In special applications it is desirable to be able to set a division factor of 1.5. Division by 1.5 corresponds to multiplication by a factor of ⅔, which means that two output pulses are generated from every three input pulses.
It is known to achieve frequency conversion with a fractional rational frequency ratio by division using the fractional-N principle. This principle is used, for example, in phase-locked loops with fractional rational division ratios to convert an oscillator frequency to a reference frequency. Conventional fractional-N dividers generate a fractional rational frequency ratio by periodically removing pulses from a periodic pulse sequence. Conventional fractional-N frequency dividers thus ultimately suppress output pulses in order to express the fractional rational frequency ratio. This creates an asymmetry in the time behavior of the output signal of the phase-locked loop that is associated with a DC component in the output signal. In other words, the average value over time of the output signal then does not correspond to half of the separation of its extreme values. However, a signal that has a DC component is not suitable for operating a mixer. In the prior art, the DC component must therefore be removed by filtering, which makes the preparation of a signal for the mixer complicated.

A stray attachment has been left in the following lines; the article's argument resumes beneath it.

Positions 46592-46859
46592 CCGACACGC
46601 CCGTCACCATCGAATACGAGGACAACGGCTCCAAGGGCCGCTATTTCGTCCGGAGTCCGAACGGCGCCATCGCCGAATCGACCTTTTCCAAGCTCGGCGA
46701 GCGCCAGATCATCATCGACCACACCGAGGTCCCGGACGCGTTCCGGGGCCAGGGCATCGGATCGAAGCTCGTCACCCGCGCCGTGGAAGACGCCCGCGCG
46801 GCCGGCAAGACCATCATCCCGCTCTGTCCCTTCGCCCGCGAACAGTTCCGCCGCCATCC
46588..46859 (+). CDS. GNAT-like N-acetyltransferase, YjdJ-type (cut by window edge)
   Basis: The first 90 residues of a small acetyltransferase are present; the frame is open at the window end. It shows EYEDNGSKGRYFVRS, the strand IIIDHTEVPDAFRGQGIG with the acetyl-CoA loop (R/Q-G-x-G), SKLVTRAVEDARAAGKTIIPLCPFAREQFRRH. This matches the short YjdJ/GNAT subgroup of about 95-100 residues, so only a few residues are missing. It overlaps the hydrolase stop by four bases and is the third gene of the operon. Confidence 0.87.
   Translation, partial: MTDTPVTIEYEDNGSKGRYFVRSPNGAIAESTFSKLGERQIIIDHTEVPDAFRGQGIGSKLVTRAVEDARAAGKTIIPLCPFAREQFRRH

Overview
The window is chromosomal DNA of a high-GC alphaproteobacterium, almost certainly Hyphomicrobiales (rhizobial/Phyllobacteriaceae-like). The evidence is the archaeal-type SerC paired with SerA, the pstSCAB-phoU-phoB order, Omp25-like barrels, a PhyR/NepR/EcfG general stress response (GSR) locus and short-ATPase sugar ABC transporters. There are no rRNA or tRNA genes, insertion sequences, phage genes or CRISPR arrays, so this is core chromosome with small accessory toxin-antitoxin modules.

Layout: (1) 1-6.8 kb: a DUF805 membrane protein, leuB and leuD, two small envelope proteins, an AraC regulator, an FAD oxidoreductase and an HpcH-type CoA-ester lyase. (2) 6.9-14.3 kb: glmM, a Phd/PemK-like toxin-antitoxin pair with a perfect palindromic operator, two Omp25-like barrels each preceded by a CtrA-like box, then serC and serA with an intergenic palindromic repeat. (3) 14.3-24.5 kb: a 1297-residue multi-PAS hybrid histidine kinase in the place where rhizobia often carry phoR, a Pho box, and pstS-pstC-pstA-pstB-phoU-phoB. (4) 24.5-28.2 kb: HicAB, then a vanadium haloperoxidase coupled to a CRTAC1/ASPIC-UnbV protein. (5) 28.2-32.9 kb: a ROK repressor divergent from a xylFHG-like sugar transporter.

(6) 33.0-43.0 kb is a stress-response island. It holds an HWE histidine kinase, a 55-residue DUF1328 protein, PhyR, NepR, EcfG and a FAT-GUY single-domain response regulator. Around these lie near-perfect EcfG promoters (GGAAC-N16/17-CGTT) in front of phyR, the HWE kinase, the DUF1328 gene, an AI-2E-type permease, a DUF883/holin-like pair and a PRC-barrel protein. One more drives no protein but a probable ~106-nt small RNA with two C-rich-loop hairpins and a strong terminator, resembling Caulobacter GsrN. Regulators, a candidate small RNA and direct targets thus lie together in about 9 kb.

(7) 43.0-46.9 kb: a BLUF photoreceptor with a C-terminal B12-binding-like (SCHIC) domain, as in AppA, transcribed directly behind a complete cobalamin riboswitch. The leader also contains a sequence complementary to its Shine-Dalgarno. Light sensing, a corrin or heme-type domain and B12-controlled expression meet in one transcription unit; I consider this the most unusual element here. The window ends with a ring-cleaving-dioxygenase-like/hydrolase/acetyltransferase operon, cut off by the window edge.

It is therefore an object of the present invention to provide a method for preparing a divided signal that stands in a fractional rational ratio to the undivided signal and that is suitable for a mixer without complicated further processing.
In addition, the object of the invention is to specify a receiver that prepares and utilizes such a signal.
This object is attained with a method of the type initially mentioned in that the oscillator signal is divided such that the average value of the divided oscillator signal corresponds to half the separation between the extreme values of the oscillator signal. This object is further attained with a receiver of the aforementioned type in that the various natural numbers and the time-slot pattern are predetermined such that the average value of the divided oscillator signal corresponds to half the separation between the extreme values of the oscillator signal.